In a season filled with great pitching performances by rookies, Jose Fernandez’s stands head and shoulders above the rest. It is also eerily similar to what Clayton Kershaw did in his first year with the Los Angeles Dodgers.

Fernandez wasn’t expected to be in Miami’s rotation when the season started, but his advanced poise on the mound far exceeded that of a normal 20-year-old and the stuff, save for a few minor holes, was MLB ready. 

Kershaw was the same age as Fernandez (20) when he got called up in 2008. He was put on the fast track to the big leagues after his first full season in the minors with 134 strikeouts in 97.1 innings at A-ball. 

In the five years since his debut, Kershaw has evolved in ways that few could have predicted to become the best, most dominant pitcher in baseball. His 1.72 ERA this year would be the lowest by a pitcher with at least 200 innings since Greg Maddux in 1995 and fifth-lowest since 1969. 

Obviously, Fernandez has a long way to go before he reaches Kershaw‘s level. It takes years of consistent dominance before you can earn the coveted title of Best Pitcher In MLB. 

Kershaw made 21 starts in 2008, posting a 4.26 ERA, 100 strikeouts and 52 walks, but since he didn’t get called up until the end of May, we are going to treat 2009 as his first full season. 

In 2009, Kershaw, just 21, threw 171 innings over 30 starts with an ERA of 2.79, 195 strikeouts, 91 walks, 119 hits allowed, 1.23 WHIP, 143 ERA+ and an fWAR of 4.1. 

Fernandez, who didn’t turn 21 until July 31, has made 25 starts for the Marlins covering 152.2 innings with a 2.30 ERA, 165 strikeouts, 51 walks, 102 hits allowed, 1.02 WHIP, 170 ERA+ and 3.8 fWAR

What immediately jumps out, at least to me, is ERA+, which measures a pitcher’s ERA against the league average and adjusts for park effects with 100 being average. Fernandez has a 27-point advantage over Kershaw in this category. 

To put that in perspective, among this year’s leaders in ERA+, 27 points is greater than the difference between No. 3 Anibal Sanchez (160) and No. 10 Hiroki Kuroda (139). (For the record, Kershaw ranks first with a 207 ERA+ this year. Fernandez at 170 is second.)

Going over individual starts from their respective seasons, Fernandez and Kershaw are tied in number of games with at least 10 strikeouts (four). But it took Kershaw 31 starts to reach that number, while Fernandez made it there in his 21st start.

Granted, as the New York Times noted in a piece before the start of the season, strikeouts are rising rapidly each year. A lot of theories get thrown out about why, ranging from the drug testing to more power arms than ever, but the truth probably lies somewhere in the middle.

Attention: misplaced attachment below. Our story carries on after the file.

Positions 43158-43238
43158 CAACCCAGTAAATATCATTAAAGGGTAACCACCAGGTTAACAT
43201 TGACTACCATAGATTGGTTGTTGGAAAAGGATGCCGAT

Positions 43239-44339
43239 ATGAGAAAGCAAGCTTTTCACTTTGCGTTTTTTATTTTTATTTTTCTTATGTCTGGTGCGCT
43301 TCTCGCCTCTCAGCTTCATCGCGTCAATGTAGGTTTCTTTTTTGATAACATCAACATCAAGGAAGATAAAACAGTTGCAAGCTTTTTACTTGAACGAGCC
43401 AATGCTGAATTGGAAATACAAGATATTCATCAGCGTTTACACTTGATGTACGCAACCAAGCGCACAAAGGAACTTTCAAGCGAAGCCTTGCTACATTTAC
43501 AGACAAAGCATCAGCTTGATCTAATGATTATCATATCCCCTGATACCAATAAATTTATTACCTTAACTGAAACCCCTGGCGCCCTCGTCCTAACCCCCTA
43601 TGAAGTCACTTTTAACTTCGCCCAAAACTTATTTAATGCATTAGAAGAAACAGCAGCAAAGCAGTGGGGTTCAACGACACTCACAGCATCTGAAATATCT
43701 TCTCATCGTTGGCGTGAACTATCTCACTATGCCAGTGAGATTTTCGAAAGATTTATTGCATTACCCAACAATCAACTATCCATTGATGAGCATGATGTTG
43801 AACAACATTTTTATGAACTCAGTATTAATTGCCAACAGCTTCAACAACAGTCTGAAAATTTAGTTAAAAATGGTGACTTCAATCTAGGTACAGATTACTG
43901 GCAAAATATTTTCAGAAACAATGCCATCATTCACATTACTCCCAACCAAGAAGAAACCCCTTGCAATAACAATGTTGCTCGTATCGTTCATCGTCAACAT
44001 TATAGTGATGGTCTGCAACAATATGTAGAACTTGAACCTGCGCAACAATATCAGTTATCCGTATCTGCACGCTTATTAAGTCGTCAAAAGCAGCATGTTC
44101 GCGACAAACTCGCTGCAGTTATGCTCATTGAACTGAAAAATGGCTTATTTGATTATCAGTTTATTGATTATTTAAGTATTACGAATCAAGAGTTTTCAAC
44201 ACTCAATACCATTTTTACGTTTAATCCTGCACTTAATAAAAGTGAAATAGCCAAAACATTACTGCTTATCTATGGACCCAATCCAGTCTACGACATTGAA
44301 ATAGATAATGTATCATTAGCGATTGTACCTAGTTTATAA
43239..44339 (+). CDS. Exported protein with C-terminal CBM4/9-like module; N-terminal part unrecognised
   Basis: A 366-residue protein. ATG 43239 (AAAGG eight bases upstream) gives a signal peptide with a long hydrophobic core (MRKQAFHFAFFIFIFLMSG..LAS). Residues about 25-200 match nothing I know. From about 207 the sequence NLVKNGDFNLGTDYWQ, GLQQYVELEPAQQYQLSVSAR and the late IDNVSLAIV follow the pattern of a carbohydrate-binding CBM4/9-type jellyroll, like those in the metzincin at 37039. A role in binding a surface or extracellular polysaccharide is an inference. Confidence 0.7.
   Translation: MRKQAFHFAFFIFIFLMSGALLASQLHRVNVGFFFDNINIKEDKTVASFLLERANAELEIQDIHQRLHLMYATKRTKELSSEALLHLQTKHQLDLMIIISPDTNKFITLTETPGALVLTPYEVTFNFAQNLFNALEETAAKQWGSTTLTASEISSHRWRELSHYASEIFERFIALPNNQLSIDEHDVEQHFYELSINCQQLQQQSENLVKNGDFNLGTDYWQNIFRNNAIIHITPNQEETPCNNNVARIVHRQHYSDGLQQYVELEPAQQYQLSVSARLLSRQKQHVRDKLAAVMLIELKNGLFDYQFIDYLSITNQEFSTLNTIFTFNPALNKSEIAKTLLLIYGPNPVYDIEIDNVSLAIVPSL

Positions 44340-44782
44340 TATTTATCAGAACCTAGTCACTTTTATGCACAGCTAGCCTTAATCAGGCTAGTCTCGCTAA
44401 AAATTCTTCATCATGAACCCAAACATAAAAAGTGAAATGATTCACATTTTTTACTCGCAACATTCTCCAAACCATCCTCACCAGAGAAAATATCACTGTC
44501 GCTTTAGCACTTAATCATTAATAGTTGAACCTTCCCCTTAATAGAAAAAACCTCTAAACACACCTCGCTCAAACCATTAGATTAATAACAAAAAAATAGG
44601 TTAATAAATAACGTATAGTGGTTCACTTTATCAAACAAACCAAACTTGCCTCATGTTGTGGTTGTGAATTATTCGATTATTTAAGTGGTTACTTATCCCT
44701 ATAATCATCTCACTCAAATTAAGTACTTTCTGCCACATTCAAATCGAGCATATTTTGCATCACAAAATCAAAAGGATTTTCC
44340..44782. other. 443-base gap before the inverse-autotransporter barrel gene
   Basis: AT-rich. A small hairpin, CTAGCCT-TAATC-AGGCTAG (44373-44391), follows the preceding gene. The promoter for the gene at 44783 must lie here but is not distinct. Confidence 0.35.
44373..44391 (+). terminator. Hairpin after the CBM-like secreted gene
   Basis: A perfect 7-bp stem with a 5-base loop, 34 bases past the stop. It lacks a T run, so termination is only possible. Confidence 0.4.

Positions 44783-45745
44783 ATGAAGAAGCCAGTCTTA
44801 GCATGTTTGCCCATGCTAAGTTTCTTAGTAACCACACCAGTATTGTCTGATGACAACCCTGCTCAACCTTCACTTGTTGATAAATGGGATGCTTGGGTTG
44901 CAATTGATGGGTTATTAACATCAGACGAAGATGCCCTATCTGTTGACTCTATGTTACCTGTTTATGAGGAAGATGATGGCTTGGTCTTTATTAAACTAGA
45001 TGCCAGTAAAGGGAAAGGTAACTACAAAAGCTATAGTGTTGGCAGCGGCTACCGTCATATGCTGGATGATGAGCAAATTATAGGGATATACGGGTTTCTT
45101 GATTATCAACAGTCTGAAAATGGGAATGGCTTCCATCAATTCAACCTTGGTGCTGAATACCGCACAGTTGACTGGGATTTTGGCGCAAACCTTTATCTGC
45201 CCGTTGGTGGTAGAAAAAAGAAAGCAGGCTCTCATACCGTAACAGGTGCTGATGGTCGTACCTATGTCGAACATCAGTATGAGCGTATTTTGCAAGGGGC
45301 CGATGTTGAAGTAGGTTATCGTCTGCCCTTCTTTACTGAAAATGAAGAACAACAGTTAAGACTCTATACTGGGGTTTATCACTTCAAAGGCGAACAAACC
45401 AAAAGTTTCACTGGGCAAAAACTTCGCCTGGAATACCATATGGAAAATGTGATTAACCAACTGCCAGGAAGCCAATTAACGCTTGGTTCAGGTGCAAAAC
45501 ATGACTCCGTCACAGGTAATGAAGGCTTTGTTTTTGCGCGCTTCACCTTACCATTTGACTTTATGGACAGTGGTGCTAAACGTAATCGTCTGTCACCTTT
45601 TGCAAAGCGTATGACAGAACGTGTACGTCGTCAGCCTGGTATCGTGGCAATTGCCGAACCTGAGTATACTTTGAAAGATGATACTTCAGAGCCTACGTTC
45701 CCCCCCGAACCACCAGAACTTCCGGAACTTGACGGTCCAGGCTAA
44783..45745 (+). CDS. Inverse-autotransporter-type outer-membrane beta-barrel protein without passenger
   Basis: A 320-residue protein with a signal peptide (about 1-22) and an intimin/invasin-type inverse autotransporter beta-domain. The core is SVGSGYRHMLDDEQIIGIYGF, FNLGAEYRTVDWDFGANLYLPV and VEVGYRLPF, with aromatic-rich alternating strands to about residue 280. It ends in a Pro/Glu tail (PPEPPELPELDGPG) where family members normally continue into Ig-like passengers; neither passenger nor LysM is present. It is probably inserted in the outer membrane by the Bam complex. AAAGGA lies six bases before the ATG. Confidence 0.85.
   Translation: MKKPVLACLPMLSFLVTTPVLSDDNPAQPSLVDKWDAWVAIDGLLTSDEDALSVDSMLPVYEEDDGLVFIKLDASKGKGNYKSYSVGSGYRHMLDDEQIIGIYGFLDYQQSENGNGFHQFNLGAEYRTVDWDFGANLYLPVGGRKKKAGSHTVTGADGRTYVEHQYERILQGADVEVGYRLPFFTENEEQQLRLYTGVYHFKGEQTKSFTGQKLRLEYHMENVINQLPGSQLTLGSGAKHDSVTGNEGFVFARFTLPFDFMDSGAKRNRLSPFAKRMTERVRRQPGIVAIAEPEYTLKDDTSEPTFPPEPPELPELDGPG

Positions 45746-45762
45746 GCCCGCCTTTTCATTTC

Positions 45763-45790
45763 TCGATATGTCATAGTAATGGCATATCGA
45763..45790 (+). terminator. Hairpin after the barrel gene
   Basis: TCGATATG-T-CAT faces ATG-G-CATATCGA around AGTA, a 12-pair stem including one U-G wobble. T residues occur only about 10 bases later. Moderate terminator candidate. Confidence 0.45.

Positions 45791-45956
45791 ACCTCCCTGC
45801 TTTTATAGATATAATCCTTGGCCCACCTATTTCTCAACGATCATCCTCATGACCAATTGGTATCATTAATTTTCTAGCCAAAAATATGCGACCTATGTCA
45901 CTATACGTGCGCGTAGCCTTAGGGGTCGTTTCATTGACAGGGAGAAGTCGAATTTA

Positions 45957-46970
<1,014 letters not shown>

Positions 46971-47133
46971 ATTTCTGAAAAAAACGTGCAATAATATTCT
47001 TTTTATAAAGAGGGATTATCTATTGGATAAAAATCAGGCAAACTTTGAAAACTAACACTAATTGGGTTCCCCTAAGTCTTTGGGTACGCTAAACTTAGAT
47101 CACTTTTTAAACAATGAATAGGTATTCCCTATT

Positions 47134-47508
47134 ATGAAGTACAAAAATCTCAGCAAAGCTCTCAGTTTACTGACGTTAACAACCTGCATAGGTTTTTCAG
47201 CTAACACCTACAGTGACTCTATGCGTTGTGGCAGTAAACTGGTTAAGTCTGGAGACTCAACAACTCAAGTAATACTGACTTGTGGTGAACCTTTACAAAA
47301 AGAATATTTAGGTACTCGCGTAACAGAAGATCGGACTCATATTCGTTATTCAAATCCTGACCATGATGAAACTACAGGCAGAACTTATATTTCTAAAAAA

Regardless, Fernandez and Kershaw were well on their way to becoming superstars right out of the gate. 

So the ultimate question becomes, will Fernandez do from the right side what Kershaw has done from the left side?

I am almost tempted to say yes because how often do you see a pitcher debut at the age of 20, with just one season in A-ball, come to the big leagues dominating the way Fernandez has? 

Fernandez certainly has the stuff, with a plus-plus fastball, elite curveball that drops off a table and a changeup that went from a liability last year to suddenly an above-average pitch the second he got to the big leagues. 

No one is going to question Fernandez’s character or work ethic. (Seriously, if you haven’t read about his journey to get out of Cuba, you really owe it to yourself to do so.)

But there are two things that stop me from saying Fernandez will turn into Clayton Kershaw. First, Kershaw is a freak. He is on his way to a third consecutive ERA title, something that hasn’t been done since Greg Maddux from 1993-95. 

Kershaw hasn’t had an ERA over 2.91 since his rookie season. Presumably in his next start, the lefty will reach the 200-strikeout plateau for the fourth straight season. His ERA+ hasn’t dropped below 150 since 2010, and his 207 mark this year is better than Randy Johnson’s best season (195 with Arizona in 2002).

What we are seeing from Kershaw is historic. How many pitchers could ask for a contract nearing $300 million without anyone batting an eye?  

As great as Fernandez is right now, Kershaw has kept getting better over the years. He used to walk 3-4 hitters per nine innings. Now, that number sits at 2.03. 

How much better is Fernandez going to get compared to where he is now? He’s already a four-win pitcher, based on WAR not meaningless win-loss records.

Is it impossible to envision a scenario where he becomes a six- or seven-win pitcher in the future? Absolutely not, but those kinds of pitchers are incredibly rare. 

The other reason I can’t bring myself to hype Fernandez’s future actually has nothing to do with him but another phenom we could have called the next Kershaw two weeks ago: Matt Harvey. 

Harvey, who has been dazzling baseball fans since his debut last year, was shut down this week with a partially torn UCL in his right elbow. It’s not out of the question that he can avoid an operation, but there is at least a chance the former first-round pick will need Tommy John surgery. 

Pitchers, more than any other player in any sport, are so fragile because their job is so unnatural. Throwing a baseball as hard as you can, while trying to manipulate the ball with different grips and arm angles, puts so much stress and pressure on the elbow and shoulder. All it takes is one curveball for Fernandez to become Kerry Wood. 

Even though I can’t bring myself to say that Fernandez will be the right-handed version of Kershaw, I will admit that the ceiling is in that vicinity. But so many things have to happen before he gets there. 

If you want to talk baseball, feel free to hit me up on Twitter with questions or comments. 

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